Sunday 5th January 2020 Devotion
Scripture:- Joel 2:1-21
Topic:- Motto For The Year 2020 
Text:- Joel 2:21A.
A. Background To The Motto From The Book Of The Prophet Joel:
1. Joel is the second of the twelve Prophets in the Book of the Twelve. The Book of the Twelve Prophets was originally on one parchment roll because of the brevity of the text, and together formed one Book of the 24 Books of Hebrew Scripture.
2. These twelve Prophets were sometimes named the minor prophets, not because they are of lesser importance, but because their writings are brief.
3. The Twelve include Hosea, Joel, Amos, Obadiah, Jonah, Micah, Nahum, Habakkuk, Zephaniah,
4. The Book of the Twelve follows the writings of the four Major Prophets, Isaiah, Jeremiah, Ezekiel, and Daniel. All together the 16 prophets are called the Latter Prophets, as they began writing after the Division of the United Kingdom of Israel.
5. The Prophets follow the Torah, the five Books of the Law of Moses beginning with Genesis, and preceded the Writings beginning with Psalms and the Wisdom Literature in Hebrew Scripture.
6. The Latter Prophets follow Psalms and the Wisdom books in the Greek Septuagint, as well as our Christian Old Testament of the Bible.
7. Joel was a Prophet in the Southern Kingdom of Judah during the period of the Divided Kingdom (930-722 BC).
8. The Book of Joel is Apocalyptic in nature, referring to the “Day of the Lord.”
9a.Chapters 1-2 refer to a plague of locusts which ravaged Judah at the time.
b. Chapter 2 speaks of God’s mercy (2:13-14), and the end reveals a future time of Divine intervention.
c. Chapter 3 relates the Day of Judgement and the salvation of God’s children. Cited in literary works such as Dante’s Divine Comedy, the “Valley of Jehoshaphat” (3:2 and 3:12) is a symbolic name for the place of the Last Judgement.
d. Chapter 2:28-32, which is quoted by Peter the Apostle in Acts of the Apostles 2:17-21. Luke the writer sees the Pentecost, the coming of the Holy Spirit, as the fulfillment of the first part of this passage.
B. Divisions Of The Book:
1. Chapter One:
a. Locusts Invade the Land. See Verses
b. Call to Penance. See Verses .
2. Chapter Two:
a. The day of the Lord. See Verses 1-17.
b. Blessings for God’s people. See Verses 18-21.
C. Focus On Chapter Two:
a. An Army of Insect Soldiers. Joel 2 is a more complete description of this nation of insects that has overrun Judea, describing the individual Soldiers and their actions.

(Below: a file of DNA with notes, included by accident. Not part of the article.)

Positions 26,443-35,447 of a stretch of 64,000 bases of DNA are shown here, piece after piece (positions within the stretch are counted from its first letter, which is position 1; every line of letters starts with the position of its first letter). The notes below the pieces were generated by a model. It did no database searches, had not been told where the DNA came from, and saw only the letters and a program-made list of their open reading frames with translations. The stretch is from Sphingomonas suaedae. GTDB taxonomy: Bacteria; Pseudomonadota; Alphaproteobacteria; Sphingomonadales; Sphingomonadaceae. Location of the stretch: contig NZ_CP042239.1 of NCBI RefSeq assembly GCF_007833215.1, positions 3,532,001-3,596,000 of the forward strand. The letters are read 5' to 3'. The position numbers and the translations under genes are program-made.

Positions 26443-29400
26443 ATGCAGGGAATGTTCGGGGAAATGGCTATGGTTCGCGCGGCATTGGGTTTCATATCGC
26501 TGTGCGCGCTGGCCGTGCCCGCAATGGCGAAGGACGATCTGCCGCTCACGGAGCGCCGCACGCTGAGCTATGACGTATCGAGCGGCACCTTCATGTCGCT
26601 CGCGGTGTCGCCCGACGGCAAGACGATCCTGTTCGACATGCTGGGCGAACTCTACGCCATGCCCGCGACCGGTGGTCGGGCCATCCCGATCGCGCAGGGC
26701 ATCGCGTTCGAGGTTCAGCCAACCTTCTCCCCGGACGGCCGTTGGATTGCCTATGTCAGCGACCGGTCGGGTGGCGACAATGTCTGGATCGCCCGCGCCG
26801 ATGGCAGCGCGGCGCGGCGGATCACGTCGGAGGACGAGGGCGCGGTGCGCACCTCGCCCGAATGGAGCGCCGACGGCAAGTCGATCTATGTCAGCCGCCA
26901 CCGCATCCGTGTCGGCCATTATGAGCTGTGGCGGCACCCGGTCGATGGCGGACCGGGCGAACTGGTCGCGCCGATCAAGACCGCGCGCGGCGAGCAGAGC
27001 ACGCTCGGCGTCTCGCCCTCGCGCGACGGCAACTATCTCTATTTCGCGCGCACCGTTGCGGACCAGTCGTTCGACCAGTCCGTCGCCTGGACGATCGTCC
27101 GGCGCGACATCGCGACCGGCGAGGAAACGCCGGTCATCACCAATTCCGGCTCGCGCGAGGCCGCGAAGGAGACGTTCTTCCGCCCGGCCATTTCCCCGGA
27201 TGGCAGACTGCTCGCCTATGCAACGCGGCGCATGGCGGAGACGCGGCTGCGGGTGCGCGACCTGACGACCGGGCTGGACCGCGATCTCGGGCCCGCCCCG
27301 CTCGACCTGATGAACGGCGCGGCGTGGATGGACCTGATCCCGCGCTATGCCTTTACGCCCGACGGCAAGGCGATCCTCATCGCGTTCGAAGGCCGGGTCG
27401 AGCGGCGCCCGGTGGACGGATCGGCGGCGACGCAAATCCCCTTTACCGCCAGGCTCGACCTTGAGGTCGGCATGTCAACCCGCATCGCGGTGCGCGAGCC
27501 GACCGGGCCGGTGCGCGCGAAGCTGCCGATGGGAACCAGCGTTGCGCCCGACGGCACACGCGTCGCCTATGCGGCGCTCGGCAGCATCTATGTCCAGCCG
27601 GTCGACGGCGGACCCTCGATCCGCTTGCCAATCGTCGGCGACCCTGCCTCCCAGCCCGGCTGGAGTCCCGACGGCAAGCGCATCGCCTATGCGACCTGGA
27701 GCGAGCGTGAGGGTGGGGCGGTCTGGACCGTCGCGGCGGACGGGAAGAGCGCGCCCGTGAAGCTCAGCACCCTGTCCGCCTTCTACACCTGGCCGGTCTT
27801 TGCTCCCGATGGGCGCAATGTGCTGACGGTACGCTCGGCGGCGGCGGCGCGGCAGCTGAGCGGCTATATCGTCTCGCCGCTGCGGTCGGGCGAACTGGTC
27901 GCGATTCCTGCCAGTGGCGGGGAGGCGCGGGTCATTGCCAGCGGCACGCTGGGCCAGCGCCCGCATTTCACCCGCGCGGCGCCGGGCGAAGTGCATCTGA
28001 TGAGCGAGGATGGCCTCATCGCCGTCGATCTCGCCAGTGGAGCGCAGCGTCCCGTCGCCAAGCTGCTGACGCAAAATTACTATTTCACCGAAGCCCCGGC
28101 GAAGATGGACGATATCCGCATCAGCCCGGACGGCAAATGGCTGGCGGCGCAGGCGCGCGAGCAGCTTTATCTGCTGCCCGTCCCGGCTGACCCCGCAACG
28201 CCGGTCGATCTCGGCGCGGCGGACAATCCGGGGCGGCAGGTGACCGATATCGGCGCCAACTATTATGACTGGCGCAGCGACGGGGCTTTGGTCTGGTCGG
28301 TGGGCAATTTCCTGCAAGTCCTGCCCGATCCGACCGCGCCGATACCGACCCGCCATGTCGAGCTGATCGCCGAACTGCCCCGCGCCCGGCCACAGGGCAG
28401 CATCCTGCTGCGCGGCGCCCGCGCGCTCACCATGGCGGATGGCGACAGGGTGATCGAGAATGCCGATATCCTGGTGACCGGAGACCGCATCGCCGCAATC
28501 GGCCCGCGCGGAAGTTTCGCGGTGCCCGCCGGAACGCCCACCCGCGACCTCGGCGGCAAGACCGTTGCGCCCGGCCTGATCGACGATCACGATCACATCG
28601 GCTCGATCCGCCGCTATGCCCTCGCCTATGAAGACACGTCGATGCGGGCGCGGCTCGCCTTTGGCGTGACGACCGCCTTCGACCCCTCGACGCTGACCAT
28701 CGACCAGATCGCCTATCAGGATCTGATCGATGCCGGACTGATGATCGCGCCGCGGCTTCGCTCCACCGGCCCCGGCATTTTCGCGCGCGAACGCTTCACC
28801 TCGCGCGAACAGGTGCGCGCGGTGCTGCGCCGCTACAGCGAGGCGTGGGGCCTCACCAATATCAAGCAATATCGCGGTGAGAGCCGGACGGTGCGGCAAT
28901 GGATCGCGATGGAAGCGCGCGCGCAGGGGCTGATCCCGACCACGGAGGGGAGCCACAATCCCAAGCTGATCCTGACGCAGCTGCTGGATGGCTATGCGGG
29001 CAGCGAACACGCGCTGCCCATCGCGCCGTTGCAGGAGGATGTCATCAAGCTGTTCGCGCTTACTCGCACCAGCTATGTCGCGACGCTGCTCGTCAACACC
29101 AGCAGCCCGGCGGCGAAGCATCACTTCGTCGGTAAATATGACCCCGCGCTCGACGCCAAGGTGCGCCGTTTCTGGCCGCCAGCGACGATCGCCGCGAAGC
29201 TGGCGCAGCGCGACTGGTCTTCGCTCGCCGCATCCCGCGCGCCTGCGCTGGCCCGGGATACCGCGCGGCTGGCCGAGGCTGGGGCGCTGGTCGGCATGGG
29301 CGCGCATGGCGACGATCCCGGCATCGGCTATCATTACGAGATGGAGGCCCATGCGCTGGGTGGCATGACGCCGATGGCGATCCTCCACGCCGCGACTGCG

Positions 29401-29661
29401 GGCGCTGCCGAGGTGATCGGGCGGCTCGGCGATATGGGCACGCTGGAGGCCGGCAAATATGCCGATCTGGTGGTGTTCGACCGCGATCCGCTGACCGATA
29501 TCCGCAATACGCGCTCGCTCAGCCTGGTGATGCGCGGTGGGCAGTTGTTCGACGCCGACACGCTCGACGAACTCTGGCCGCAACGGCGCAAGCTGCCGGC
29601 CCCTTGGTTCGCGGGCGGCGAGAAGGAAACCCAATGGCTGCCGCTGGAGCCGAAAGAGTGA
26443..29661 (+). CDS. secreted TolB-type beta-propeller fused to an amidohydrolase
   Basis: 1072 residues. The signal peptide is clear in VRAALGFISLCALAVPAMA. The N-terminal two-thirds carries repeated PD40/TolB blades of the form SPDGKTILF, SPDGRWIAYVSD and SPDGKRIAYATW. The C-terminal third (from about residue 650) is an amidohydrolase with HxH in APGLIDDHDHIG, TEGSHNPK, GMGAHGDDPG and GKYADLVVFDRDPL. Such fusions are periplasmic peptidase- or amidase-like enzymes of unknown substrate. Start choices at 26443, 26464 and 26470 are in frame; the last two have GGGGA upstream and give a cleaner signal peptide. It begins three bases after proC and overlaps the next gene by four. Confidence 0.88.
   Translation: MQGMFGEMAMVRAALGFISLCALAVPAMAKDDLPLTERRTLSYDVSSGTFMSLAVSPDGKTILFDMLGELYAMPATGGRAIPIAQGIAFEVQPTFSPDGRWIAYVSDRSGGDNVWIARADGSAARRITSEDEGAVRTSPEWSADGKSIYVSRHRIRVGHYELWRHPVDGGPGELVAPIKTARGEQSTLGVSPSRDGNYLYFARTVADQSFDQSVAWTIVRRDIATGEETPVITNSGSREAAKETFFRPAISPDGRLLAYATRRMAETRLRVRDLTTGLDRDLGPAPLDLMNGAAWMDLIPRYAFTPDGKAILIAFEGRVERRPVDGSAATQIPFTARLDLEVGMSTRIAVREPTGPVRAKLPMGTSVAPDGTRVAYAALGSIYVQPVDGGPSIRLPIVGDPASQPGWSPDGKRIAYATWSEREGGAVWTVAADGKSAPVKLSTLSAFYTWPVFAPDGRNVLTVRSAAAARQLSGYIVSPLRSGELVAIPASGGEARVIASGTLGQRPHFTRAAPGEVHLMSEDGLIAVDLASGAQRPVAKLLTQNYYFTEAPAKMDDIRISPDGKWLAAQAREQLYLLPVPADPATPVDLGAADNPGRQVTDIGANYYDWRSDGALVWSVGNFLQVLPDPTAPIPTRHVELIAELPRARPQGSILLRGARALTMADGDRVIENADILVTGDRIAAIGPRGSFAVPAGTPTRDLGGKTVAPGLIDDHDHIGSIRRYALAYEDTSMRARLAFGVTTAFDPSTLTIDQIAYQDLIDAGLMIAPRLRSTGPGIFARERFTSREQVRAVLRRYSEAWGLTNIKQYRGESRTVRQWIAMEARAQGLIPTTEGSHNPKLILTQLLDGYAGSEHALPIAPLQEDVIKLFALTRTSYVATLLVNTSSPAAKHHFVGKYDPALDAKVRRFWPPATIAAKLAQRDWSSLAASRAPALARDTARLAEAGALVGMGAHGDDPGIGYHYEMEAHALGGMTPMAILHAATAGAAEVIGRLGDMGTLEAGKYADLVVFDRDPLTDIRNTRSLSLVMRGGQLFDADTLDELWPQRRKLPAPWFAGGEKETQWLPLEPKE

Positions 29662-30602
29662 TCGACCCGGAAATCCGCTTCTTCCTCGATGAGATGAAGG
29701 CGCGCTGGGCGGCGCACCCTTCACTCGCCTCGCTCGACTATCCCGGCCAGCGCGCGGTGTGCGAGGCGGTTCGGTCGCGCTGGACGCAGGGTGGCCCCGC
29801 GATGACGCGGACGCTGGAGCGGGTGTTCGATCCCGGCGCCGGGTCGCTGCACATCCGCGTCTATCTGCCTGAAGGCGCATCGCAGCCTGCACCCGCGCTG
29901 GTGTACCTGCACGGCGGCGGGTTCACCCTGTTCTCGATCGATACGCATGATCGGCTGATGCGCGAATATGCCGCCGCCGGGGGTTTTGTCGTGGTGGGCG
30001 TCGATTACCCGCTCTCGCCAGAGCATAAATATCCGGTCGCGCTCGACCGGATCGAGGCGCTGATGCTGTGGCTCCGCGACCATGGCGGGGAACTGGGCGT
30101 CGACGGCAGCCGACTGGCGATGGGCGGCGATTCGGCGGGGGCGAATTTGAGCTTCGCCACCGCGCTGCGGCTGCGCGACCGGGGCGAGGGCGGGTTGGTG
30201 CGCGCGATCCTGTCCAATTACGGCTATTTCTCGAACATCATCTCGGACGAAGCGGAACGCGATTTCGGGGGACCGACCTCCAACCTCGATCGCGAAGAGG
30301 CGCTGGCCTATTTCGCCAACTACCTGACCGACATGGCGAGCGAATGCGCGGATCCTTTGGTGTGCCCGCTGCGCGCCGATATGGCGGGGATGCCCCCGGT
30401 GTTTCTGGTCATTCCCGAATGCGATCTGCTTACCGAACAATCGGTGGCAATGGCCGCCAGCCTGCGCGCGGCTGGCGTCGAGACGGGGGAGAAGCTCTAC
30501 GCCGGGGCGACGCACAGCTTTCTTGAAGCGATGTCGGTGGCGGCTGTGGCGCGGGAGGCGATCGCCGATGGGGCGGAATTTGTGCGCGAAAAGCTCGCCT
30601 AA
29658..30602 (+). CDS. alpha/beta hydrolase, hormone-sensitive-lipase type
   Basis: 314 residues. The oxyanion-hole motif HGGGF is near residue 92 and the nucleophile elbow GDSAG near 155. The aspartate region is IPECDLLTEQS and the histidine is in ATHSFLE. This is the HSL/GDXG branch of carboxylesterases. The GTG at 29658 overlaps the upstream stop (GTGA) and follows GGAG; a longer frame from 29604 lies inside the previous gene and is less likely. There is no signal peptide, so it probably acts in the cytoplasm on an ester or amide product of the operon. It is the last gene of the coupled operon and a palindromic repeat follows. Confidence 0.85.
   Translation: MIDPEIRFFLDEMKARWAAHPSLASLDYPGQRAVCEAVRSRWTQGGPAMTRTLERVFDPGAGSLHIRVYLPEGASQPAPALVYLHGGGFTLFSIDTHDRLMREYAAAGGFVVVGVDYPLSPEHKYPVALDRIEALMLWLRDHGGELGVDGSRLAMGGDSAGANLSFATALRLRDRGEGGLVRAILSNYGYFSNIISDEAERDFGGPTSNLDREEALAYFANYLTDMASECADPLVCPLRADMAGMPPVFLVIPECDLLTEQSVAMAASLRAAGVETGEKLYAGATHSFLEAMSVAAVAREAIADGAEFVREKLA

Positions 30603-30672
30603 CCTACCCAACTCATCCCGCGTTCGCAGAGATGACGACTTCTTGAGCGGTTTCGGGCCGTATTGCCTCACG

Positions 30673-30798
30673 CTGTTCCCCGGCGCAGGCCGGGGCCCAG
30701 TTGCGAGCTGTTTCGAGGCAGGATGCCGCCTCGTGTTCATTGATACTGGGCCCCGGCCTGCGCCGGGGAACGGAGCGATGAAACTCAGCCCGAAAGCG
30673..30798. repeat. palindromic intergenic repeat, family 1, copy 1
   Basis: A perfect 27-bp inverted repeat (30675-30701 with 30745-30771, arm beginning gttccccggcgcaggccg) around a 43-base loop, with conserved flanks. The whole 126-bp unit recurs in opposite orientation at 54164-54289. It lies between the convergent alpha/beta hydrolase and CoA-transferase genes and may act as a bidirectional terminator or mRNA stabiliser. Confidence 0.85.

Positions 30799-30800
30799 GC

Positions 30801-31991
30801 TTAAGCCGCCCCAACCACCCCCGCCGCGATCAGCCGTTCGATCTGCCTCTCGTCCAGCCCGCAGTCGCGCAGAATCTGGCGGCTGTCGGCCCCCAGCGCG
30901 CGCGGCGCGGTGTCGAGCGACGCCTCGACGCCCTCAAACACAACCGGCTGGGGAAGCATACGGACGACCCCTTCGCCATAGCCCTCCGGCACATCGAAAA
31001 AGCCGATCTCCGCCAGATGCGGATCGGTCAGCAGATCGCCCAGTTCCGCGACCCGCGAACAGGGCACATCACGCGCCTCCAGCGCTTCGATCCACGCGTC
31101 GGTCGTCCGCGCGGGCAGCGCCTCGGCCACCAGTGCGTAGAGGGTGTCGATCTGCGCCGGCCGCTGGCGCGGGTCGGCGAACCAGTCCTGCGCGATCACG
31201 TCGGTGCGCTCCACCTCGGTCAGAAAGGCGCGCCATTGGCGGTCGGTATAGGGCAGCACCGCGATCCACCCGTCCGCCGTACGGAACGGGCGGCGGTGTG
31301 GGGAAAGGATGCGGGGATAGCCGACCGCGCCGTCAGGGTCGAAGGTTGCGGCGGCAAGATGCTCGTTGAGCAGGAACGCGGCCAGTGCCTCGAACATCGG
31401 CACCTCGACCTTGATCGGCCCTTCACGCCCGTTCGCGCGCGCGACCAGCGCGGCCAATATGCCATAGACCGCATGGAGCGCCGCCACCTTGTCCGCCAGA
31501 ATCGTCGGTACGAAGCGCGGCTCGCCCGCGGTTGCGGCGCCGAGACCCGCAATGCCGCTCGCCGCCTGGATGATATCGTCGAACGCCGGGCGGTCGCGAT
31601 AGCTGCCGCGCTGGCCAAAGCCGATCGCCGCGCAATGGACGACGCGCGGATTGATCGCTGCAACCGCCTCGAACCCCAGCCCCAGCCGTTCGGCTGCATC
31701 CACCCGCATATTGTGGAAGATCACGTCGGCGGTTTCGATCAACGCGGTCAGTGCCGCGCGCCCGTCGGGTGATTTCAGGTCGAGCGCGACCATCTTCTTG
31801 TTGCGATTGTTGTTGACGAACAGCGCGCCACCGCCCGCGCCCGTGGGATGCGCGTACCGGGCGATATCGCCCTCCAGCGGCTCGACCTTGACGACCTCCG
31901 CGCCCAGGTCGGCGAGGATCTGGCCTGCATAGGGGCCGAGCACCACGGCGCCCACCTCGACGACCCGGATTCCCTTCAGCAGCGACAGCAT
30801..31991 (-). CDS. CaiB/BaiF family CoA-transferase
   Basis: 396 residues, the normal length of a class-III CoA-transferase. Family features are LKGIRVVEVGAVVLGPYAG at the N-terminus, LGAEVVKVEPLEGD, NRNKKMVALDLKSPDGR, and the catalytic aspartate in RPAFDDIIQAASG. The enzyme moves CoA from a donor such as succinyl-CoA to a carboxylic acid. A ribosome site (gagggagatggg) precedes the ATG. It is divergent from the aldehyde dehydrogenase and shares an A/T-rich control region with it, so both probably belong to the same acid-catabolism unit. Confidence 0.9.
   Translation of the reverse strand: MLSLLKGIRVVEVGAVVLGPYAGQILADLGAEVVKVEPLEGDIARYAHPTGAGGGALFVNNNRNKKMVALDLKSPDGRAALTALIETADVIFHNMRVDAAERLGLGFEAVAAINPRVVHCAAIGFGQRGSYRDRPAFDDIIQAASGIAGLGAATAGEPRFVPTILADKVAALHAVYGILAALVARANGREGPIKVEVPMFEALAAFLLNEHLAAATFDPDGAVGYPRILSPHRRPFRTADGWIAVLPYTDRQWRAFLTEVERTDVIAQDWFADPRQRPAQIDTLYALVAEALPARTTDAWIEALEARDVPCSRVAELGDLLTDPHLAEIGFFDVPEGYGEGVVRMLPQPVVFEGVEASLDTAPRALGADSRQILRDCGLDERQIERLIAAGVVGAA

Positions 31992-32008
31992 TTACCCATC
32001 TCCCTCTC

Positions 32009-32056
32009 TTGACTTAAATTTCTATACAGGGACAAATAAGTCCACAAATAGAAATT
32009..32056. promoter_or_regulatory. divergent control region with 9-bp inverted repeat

b. We must read these verses carefully to notice that he is describing the locusts metaphorically to raise the reader’s emotional response.
c. Joel 2:4 says they have “the appearance of horsemen”; they do not actually look like horses or have horses, but they run as horses do, headlong and swiftly.
d. This is also a reference to their warlike activity, since the Bible connects horses with war. See Proverbs 21:31.
e. This exact comparison is made, part of the description of the fifth trumpet plague: “The shape of the locusts was like horses prepared for battle.” Revelation 9:7.
f. Verse 5 describes their assault as so exceedingly massive and heavy that the beating of their wings sounds like chariots on the move.
g. Two verses later, Joel depicts their rush toward their prey, writing that they run “like mighty men, . . . every one marches in formation,” up and over the walls. Nothing stops or hinders them. They are a determined, unstoppable force.
h. In the King James Version, verse 8 reads, “. . . when they fall upon the sword, they shall not be wounded.” The translators of The Amplified Version seem to have a better grasp of the situation, rendering this as, “And they burst through and upon the weapons, yet they are not wounded and do not change their course.”
i. Locusts certainly would not be hurt by landing on a sword, and trying to kill millions of them with ordinary hand weapons would be a futile endeavor indeed.
j. The following verse shows them in firm control of every part of the city, running wherever they please. They climb into houses through the windows and any other opening, covering the walls and roofs, part of the living quarters at the time.
k. No soldier with actual weapons at the ready would try to climb through a window if a doorway were readily available! Going in through a window would be an awkward and dangerous way of entering a building. But for locusts, such an entry would be natural.
l. In Joel 2:11, God takes responsibility for this “nation” of insect soldiers on the march: “The Lord gives voice before His army, for His camp is very great; for strong is the One who executes His word. For the day of the Lord is great and very terrible; who can endure it?”
m. He repeats His ownership of this army in verse 25, calling it once again “My great army which I sent among you.” He sent it as punishment for sin and breaking the covenant, and the locusts did their jobs with brutal efficiency.